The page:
The Möbius function of a partially ordered set, the subject of Rota’s first “Foundations” papers, was originally defined by Louis Weisner and later Philip Hall as a tool for obtaining inversion formulas. Rota realized that this rather specialized and arcane topic had tremendous potential to unify, clarify, and generalize many apparently disparate combinatorial topics, including the calculus of finite differences, the principle of inclusion-exclusion, set partitions, generating functions, and matroid theory. This paper also inaugurated the burgeoning subject of topological combinatorics.
Subsequent papers in the “Foundations” series, with various coauthors, developed a unified theory of generating functions, a theory of operator calculus, a rigorous foundation of the classical “umbral calculus,” and a revival of the nineteenth-century subject of invariant theory. “Foundations” IV and V, written jointly with Jay Goldman and George Andrews, foresaw what is now a thriving cottage industry within mathematics and mathematical physics—the theory of q-analogues (or in more stylish terminology, “quantum mathematics”).
Invariant Theory Invariant theory remained a subject dear to Rota’s heart for the remainder of his career. Simply, invariant theory is concerned with properties of mathematical objects, especially polynomials that are preserved by certain transformations. For instance, the polynomial x2 is preserved by substituting –x for x(a simple example). This preservation of properties is intimately related to an object’s symmetry, a major theme in present-day mathematics and the physical sciences. Work of many nineteenth- and twentieth-century mathematicians had shown that invariant theory has deep connections with algebra and geometry. Much ad hoc combinatorics was involved in this work, but the combinatorial aspects of invariant theory had not been adequately developed or systematized.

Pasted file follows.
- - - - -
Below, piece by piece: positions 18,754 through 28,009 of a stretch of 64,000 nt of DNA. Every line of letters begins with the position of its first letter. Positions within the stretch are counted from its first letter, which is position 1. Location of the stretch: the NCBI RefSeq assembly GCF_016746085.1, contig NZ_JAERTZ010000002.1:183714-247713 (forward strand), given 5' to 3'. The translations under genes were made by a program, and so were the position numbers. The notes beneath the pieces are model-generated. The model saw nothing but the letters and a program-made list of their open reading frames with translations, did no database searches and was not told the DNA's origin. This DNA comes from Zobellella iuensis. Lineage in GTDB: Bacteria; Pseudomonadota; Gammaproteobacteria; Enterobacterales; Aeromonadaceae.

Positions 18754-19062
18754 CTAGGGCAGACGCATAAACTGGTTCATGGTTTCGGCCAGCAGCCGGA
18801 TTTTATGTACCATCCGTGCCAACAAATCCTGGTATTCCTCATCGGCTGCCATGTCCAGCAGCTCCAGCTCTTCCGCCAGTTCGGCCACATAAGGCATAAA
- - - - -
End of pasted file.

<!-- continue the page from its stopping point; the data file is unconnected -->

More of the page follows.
“Foundations” IX (with Peter Doubilet and Joel Stein) was his first of more than twenty papers in invariant theory. This paper began the development of a simple and powerful method to extend Weyl’s work on vector invariants of the classical groups to the characterstic p case. The basis for this work was a symbolism for the product of minors called bitableaux, together with a “straightening algorithm” to express any bitableau in terms of special ones called standard. This work later found a host of applications, such as the proof by Edward Formanek and Claudio Procesi, that the general linear group is geometrically reductive and the proof by Klaus Pommerening that certain rings of invariants are finitely generated. The techniques of straightening were later applied to such topics as resolutions of determinantal ideals in characteristic p (Kaan Akin and David Buchsbaum), the Robinson-Schensted-Knuth algorithm (B. Leclerc and J. Y. Thibon), and the development of the notion of an “algebra with straightening law” (Corrado De Concini and David Eisenbud, and independently Baclawski).
In another direction related to invariant theory, Rota developed the classical “symbolic method” into a powerful tool for doing computations in invariant theory. He extended his methods to the “letterplace (super)algebra” (based on a suggestion by Richard Feynman) and to skew-symmetric tensors. Rota also showed that the use of super-algebras allows Capelli’s method of auxiliary variables to be extended to deal with symmetry and skew-symmetry in a uniform way.
Other Activities Rota had many academic activities not directly related to his research. He had a passionate interest in phenomenology and regularly taught courses and wrote papers in this area. His philosophy courses were the most popular in that subject at MIT, though he taught outside the Department of Linguistics and Philosophy and received no teaching credit for his efforts. He was in general an extremely popular teacher and advisor of undergraduate and graduate students at MIT. This commitment to students was a major factor in his receiving in 1996 the James R. Killian Faculty Achievement Award at MIT. Rota was also a bon vivant who loved to entertain all with whom he came in contact; he was exceptionally generous not only with his pocketbook, but also with his time and his ideas.